Society and Menstruation: How Euphemisms Hurt Women

Imagine the scenario: a group high school girls are chatting by the bathrooms, when one girl complains, “Ugh, I am menstruating today.” Most likely, this statement seems jarring. The scenario would almost certainly feel more comfortable if the girl instead said, “Ugh, it’s that time of the month.” For an event that occurs as frequently as once a month, menstruation is severely euphemized. The unending list of euphemisms that shroud the apparently repulsive, technical word, “menstruation,” signifies that the subject is socially shameful and embarrassing. Before 1975, several studies attempted to compile dictionaries of the euphemisms for menstruation. Natalie F. Joffe published The Vernacular of Menstruation in 1948, in which she applied international euphemisms to present the compelling correlation between linguistic and cultural behavior. Within her assembled inventory of 90 “polite synonyms,” Joffe highlighted the pessimistic phrase, “the curse,” as the most popular euphemism for menstruation in the mid-twentieth century. A quarter of a century later, Virgina Ernster sought to build upon Joffe’s work by analyzing menstrual euphemisms by usage categories of gender, time, and individual interpretation. In 1975, she published an article entitled “American Menstrual Expression.” Ernster stated her aim was to tie her findings into the “current theory on the role of social factors in the occurrence of menstrual distress.” By the end of her paper, Ernster concludes, like her predecessor Joffe, that euphemisms reinforce cultural perceptions – especially negative perceptions of women and the natural process of menstruation.

Ernster gathered 128 euphemisms in sum: 97 from women and 31 from men. She found a noticeable division between the expressions used by the different genders. Over fifty percent of the male-provided responses were variants of the phrase, “on the rag.” This claimed a meager six percent of female contributions, and the women who shared it stated they learned it from men. This phrase was occasionally abbreviated to “OTR.” A handful of men in the study defined “OTR” as a demeaning term used by men to insult other men for being irritable or angry. One male participant also noted that it functioned as a label for a girl perceived as ugly. For a menstrual euphemism to be directly applied to derogatory slang corroborates the argument from Joffe and Ernster that negative linguistic behavior reinforces negative attitudes. Other references from males in Ernster’s study include: “too wet to plow,” “manhole cover,” and “riding the cotton pony.” The first and the last evoke traditional American male roles – farmers and cowboys. Hence, alluding to manly stereotypes affords a safely masculine means of discussing an otherwise dangerously feminine term. The euphemism “manhole cover” indiscreetly suggests the notion that sexual interaction is out of bounds during menstruation. One male informant explained that some men receive the insult “OTR” because “they cannot have sexual access to her, hence, they are upset.” Understanding the foundations of male expressions for menses comes down to timing. Men reported learning all of these euphemisms in their late teens from their male friends. This coincides with the stage that men become sexually active. Therefore, the language they use for menstruation derives largely from their sexual experiences. Women, on the other hand, reported that they began garnering a repertoire of euphemisms at the time of menarche. This time is vastly different than sexual initiation for men, and thus the language they use is painted with vastly different hues. The leading variety of euphemisms reported by women in the study referred to a female visitor: “visit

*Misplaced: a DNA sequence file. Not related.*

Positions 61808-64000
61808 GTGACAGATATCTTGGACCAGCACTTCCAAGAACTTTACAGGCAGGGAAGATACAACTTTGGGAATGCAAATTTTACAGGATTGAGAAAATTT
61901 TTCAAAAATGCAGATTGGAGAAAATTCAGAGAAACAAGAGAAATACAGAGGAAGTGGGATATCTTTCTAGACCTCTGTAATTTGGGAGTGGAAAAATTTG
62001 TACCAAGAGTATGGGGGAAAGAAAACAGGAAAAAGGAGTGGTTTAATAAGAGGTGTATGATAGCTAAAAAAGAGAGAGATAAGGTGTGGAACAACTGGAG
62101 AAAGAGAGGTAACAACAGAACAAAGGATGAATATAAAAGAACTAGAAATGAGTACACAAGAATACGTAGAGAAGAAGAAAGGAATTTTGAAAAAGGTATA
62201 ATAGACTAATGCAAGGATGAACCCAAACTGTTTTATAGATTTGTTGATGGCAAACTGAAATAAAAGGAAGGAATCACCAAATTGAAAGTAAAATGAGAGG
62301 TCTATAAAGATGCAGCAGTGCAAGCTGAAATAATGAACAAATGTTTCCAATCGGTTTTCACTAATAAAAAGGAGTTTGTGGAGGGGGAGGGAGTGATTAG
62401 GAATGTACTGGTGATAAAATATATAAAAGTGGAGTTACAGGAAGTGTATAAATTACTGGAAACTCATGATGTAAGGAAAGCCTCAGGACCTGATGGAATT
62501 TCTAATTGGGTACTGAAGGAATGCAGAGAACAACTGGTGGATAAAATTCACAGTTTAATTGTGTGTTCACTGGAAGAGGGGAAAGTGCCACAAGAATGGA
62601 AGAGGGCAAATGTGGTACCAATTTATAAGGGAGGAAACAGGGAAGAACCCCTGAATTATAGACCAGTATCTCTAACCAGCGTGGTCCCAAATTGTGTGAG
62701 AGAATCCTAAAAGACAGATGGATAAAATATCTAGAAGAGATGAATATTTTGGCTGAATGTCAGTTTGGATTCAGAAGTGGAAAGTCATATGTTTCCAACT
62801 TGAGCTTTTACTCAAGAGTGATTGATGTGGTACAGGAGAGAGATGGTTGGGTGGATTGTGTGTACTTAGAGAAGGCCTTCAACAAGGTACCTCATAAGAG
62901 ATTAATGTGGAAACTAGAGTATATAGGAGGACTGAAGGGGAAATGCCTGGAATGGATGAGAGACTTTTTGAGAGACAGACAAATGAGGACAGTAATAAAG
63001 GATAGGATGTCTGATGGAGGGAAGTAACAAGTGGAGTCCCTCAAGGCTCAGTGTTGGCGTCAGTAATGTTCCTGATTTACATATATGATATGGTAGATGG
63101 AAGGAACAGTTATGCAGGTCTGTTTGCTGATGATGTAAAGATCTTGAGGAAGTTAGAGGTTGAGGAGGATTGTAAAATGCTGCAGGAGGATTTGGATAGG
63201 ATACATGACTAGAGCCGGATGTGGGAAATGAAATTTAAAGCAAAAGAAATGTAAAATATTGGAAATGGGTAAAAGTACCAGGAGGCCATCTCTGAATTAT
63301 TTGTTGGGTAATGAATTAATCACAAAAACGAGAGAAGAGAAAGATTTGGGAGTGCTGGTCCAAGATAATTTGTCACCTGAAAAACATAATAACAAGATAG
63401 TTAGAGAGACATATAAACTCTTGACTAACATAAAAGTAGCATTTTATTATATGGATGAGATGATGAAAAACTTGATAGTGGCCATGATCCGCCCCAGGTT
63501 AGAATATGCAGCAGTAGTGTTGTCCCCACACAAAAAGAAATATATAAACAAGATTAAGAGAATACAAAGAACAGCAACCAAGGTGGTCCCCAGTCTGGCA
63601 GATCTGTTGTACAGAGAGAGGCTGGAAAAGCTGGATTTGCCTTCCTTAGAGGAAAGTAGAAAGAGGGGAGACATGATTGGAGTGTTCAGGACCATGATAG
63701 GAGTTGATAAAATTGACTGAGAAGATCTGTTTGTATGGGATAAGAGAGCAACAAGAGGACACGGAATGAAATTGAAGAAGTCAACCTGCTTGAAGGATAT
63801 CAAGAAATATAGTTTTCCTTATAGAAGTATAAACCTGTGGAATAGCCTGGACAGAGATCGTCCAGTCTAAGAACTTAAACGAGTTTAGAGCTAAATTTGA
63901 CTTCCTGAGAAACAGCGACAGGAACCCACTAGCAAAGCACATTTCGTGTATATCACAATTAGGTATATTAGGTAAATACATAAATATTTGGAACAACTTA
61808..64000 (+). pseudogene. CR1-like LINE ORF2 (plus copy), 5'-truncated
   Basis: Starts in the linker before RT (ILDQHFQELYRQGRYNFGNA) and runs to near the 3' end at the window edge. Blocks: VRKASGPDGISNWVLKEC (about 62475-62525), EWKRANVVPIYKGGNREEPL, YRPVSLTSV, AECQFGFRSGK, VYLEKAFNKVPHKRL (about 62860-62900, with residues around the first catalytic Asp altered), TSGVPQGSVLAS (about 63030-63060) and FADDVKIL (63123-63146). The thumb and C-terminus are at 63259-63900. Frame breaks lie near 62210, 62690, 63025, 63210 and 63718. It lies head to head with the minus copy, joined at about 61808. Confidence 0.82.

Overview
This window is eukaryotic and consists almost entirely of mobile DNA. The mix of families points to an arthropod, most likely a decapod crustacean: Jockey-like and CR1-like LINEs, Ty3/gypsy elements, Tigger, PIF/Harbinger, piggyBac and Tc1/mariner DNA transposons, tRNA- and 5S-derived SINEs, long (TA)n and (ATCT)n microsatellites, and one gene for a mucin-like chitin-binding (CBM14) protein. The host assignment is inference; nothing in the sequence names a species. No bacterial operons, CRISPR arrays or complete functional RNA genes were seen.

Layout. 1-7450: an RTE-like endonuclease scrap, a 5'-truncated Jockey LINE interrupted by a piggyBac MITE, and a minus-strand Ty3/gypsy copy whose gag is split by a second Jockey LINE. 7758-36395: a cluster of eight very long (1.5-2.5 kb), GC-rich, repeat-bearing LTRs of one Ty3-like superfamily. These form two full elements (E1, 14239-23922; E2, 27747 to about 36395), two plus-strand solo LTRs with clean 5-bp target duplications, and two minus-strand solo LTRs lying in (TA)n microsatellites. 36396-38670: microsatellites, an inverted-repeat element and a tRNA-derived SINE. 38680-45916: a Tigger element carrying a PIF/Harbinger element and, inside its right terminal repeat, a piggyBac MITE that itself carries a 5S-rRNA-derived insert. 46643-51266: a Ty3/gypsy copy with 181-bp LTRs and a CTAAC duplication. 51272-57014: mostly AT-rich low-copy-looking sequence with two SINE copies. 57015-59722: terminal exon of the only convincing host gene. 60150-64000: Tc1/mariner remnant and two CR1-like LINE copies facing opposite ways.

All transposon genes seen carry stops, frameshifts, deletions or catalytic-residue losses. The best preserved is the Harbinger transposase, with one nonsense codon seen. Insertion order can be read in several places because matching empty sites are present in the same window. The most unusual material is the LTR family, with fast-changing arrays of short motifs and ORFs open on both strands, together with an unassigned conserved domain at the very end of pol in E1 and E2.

Understanding the foundations of male expressions for menses comes down to timing. Men reported learning all of these euphemisms in their late teens from their male friends. This coincides with the stage that men become sexually active. Therefore, the language they use for menstruation derives largely from their sexual experiences. Women, on the other hand, reported that they began garnering a repertoire of euphemisms at the time of menarche. This time is vastly different than sexual initiation for men, and thus the language they use is painted with vastly different hues. The leading variety of euphemisms reported by women in the study referred to a female visitor: “visit

The leading variety of euphemisms reported by women in the study referred to a female visitor: “visit from my aunt,” “I’ve got my friend,” “Aunt Tilly is here,” etc. Many girls use this type of expression to distance themselves from the event of menstruation. The runner-up category had reference to pain, illness or distress: “falling off the roof,” “I’ve got the misery,” “bride’s barf,” “a weeping womb,” etc. One female participant’s interpretation of this sort of euphemism explained that along with the obvious connections with pain and blood, “falling off the roof is an unusual thing to do, and the menstrual period is also an ‘off time.’” The third most popular euphemism had reference to cotton or the material used during menstruation: “mouse mattresses,” “ride the white horse,” etc. Just as men’s expressions tended to reflect their experiences with menstruation, women’s practical experiences with having to manage menstruation with hygiene products likewise play into their language. As a whole, the euphemisms bore overwhelmingly negative tones. Euphemisms obviously shape expectations for men and women. They act as self-fulfilling prophecies; negative labels promote the behavior they propose, which reinforces the negative perceptions and causes greater marginalization.